Greatest of All Time. It's not a title you can actually win. It can only be bestowed upon you by popular consensus.
This means, of course, that it is a title no one can ever decisively hold.
In the sport of boxing, a pretty high percentage of historians and writers agree that the honor currently belongs to Sugar Ray Robinson. But you would have no trouble finding plenty of dissenting opinions, knowledgeable boxing observers who would argue the distinction rightfully belongs to any of a handful of different fighters.
Floyd Mayweather Jr. has never been shy about making his own claim to this mythical crown, and a pretty good chunk of contemporary boxing fans agree with him. They point to his undefeated record and the undeniable artistry of his in-ring performances, and they have a point.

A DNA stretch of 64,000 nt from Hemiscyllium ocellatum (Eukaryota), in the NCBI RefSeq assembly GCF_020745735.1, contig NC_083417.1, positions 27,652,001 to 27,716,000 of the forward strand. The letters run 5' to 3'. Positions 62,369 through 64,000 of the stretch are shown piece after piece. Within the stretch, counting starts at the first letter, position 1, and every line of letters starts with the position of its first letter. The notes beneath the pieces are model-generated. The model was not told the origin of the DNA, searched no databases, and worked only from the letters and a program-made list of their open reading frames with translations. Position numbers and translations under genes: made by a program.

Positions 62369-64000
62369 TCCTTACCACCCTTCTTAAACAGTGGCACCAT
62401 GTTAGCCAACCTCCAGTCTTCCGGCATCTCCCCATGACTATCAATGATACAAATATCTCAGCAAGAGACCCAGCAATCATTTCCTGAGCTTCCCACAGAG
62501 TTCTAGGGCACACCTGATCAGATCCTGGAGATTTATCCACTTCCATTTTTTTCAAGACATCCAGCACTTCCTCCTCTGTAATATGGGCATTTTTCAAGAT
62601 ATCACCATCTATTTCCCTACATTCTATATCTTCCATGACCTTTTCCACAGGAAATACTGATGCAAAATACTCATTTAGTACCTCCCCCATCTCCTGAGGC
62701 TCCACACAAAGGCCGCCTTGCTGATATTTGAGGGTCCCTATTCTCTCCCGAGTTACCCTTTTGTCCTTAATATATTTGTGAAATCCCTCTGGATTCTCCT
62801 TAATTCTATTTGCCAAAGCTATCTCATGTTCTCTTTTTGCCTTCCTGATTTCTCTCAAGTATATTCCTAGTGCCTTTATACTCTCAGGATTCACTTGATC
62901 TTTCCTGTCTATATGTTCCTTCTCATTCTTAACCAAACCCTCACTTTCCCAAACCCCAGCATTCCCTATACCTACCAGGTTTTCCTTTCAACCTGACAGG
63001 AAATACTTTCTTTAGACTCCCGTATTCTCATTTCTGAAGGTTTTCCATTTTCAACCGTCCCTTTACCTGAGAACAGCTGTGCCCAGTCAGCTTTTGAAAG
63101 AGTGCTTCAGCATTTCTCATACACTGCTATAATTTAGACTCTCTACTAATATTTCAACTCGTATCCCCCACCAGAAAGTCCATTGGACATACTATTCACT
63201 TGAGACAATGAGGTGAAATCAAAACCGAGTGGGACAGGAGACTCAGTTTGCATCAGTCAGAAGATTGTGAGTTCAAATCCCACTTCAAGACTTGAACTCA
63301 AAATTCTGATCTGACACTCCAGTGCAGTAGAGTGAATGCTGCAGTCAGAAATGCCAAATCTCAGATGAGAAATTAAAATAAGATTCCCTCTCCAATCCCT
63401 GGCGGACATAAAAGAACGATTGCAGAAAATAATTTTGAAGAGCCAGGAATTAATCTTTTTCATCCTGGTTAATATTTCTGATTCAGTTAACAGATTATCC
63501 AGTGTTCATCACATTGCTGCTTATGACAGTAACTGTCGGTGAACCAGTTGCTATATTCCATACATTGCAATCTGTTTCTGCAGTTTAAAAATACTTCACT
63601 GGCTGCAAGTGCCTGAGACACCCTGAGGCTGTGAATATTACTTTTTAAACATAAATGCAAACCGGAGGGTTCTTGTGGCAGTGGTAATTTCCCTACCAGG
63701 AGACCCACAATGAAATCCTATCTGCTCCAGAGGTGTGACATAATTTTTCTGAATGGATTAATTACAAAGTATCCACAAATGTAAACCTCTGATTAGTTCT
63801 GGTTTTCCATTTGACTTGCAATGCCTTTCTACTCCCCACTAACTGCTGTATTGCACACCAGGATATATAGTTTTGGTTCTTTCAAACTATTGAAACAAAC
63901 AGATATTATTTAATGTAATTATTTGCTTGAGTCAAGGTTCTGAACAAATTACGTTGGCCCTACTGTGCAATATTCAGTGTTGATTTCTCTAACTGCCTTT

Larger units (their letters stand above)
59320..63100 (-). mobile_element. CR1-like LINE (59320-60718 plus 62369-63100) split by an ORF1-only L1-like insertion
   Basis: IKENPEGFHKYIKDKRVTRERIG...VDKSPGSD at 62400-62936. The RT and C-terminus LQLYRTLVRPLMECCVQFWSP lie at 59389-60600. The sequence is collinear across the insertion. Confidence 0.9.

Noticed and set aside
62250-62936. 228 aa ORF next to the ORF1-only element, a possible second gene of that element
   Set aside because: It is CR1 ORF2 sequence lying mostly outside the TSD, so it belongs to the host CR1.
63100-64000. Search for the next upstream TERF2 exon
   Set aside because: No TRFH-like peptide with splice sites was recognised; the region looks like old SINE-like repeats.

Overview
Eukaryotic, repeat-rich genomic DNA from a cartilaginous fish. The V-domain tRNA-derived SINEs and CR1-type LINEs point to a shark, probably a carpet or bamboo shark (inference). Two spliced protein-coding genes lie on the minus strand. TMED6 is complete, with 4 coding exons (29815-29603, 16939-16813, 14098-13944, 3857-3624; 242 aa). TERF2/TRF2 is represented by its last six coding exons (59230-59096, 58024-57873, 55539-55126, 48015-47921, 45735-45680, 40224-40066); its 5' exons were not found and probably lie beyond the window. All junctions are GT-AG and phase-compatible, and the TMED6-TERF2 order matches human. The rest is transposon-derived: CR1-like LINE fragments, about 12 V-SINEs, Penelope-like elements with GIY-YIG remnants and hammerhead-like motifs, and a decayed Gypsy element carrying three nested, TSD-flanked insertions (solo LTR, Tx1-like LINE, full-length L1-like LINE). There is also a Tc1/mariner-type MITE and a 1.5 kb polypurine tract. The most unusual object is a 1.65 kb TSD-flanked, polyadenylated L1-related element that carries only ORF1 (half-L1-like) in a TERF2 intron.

Still, the majority of us need to see a little bit more before we're willing to put him on the short list with Robinson, Henry Armstrong, Benny Leonard, Ray Leonard or Harry Greb.
That he is the most talented boxer of his generation seems to me impossible to deny, unless you are simply blinded by your hatred of him. But this era in boxing simply can't be compared to the era of Armstrong and Robinson, when everybody fought everybody, over and over, without the sort of dog-and-pony shows we have seen a la Pacquiao vs. Mayweather.
You can't even compare boxing today to the "Four Kings" era that Leonard emerged from.
Ultimately, you can only judge boxers based on the available opponents. If Mayweather manages to finish out his career as I've outlined in the next few slides, he has to be in the conversation for greatest pound-for-pound fighter ever, whether his haters like it or not.